Spatial planner, planner, urban designer, planning officer
Town planners help shape the way towns and cities develop, and balance the demands on land with the needs of the community.
Salary Range: £18,000 to £30,000
How to become a town planner
You can get into this job through:
- a university course
- working towards this role
You’ll need a degree or a postgraduate qualification accredited by the Royal Town Planning Institute (RTPI).
- planning, environment and development
- city and regional planning
- urban planning and property development
You can do postgraduate qualification in planning if you have a degree in an unrelated subject.
You’ll usually need:
- 2 to 3 A levels, or equivalent, for a degree
- a degree in any subject for a postgraduate course
- equivalent entry requirements
- student finance for fees and living costs
- university courses and entry requirements
You could qualify while working as a planning technician or other support staff.
You’ll need the backing of your employer and you’ll combine practical experience with part-time or distance learning study towards an accredited planning qualification.
Volunteering and experience
You’ll find it useful to get as much work experience as possible. This will give you a better understanding of the career, and the contacts you make may help you to find paid work.
You can search for companies listed by the Royal Town Planning Institute or contact your local council to ask about opportunities.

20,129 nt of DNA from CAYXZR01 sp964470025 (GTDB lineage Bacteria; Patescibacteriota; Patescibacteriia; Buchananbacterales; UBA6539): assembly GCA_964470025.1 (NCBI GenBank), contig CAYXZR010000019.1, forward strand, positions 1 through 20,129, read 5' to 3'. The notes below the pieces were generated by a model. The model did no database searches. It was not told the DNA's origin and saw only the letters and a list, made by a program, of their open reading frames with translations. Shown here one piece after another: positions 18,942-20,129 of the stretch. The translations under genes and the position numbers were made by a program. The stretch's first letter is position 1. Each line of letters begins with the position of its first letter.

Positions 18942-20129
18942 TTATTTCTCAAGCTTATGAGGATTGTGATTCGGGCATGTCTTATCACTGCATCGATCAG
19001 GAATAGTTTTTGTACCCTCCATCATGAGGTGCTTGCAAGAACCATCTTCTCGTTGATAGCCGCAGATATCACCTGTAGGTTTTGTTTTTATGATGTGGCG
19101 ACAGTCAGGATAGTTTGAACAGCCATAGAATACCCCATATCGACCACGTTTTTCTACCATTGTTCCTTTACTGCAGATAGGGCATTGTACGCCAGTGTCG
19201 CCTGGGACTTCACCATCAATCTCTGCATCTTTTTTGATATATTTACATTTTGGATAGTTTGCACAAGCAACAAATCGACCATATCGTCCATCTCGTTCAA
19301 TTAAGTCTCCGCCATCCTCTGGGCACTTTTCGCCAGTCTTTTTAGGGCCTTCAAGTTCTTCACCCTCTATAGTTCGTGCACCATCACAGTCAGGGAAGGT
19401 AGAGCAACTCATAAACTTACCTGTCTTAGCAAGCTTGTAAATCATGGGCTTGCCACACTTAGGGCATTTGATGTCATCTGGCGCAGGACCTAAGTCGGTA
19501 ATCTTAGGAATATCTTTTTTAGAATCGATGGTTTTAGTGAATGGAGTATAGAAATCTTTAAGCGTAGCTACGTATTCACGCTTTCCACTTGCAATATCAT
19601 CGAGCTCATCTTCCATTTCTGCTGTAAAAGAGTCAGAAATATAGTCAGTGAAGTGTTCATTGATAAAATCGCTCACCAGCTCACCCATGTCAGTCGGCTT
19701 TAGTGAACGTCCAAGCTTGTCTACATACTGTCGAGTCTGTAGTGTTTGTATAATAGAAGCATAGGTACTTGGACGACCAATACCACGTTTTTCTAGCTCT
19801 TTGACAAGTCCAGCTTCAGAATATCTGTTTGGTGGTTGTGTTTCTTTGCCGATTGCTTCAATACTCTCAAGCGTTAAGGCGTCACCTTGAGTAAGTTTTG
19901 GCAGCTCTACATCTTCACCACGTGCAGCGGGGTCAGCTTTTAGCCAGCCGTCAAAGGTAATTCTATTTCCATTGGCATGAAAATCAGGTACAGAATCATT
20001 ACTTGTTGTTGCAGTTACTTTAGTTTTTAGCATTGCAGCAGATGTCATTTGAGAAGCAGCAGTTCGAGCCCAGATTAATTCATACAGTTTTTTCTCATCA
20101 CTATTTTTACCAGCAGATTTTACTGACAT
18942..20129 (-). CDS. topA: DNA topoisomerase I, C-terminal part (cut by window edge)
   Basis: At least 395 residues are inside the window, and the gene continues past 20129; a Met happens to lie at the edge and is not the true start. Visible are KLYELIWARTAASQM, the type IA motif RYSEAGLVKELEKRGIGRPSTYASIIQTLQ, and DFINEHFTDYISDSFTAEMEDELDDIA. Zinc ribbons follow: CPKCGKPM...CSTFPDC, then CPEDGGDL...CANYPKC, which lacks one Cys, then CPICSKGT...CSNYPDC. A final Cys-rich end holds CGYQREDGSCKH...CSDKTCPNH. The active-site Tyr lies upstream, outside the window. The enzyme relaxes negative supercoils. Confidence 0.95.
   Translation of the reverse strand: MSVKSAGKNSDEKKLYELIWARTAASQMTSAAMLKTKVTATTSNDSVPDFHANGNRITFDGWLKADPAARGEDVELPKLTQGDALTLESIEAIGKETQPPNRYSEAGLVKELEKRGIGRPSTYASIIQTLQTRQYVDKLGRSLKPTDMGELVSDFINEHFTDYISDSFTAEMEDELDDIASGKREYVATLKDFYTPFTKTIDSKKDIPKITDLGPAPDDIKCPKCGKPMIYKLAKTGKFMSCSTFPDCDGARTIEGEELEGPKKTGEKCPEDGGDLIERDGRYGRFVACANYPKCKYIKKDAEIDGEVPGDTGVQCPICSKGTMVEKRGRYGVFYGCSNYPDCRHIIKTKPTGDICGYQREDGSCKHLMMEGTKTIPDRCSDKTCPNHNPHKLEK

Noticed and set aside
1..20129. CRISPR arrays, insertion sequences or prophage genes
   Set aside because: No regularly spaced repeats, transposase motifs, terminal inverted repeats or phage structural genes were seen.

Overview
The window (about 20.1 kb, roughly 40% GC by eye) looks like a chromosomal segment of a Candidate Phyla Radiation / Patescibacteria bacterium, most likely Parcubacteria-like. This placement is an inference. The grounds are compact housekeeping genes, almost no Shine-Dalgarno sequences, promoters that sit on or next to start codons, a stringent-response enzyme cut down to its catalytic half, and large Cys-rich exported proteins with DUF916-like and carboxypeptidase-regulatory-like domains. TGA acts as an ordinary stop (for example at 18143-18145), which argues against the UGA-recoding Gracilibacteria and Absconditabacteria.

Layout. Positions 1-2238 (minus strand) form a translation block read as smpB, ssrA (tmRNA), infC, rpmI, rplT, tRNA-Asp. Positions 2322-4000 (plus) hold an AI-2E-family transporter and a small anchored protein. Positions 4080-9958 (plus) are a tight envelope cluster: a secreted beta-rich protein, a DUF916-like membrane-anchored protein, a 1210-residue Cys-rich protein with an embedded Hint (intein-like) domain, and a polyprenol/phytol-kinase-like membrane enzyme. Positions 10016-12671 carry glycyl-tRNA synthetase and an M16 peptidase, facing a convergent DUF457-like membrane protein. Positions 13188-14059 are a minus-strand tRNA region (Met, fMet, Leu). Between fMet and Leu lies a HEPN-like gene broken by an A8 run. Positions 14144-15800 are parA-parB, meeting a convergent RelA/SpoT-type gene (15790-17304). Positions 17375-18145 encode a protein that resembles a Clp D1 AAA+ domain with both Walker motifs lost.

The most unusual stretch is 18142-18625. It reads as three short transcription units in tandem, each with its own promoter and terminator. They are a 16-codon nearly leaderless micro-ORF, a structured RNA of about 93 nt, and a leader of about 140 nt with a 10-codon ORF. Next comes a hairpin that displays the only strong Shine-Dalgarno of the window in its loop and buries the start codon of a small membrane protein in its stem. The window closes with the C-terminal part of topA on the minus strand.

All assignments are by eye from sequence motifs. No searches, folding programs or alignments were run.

Professional and industry bodies
You could join the Royal Town Planning Institute to work towards chartered status, find training opportunities and make industry contacts.
You can find out more about town planning as a career from the Royal Town Planning Institute.
What it takes
Skills and knowledge
- knowledge of English language
- knowledge of geography
- the ability to work well with others
- analytical thinking skills
- excellent verbal communication skills
- persistence and determination
- ambition and a desire to succeed
- business management skills
- to be able to use a computer and the main software packages competently
What you’ll do
Your day-to-day tasks could include:
- assessing the effect of new rail links or roads
- planning for houses and renewable energy generation sites like wind farms
- redesigning urban spaces and developing parks, woodlands and waterways in a sustainable way
- conserving old buildings and archaeological sites
- developing local or national planning policies for government
- making decisions about planning applications
- advising the public, businesses and land developers on planning policies, rules and regulations
- making sure planning rules and regulations are carried out
- organising meetings to hear feedback from local people
You could work in an office.
Career path and progression
With experience, you could apply for chartered town planner status, and then become a planner or senior planner. With at least 10 years’ experience you could become a senior manager or planning consultant. You could work as a self-employed consultant.
You could also move into environmental management, urban regeneration, recreation management and property development.
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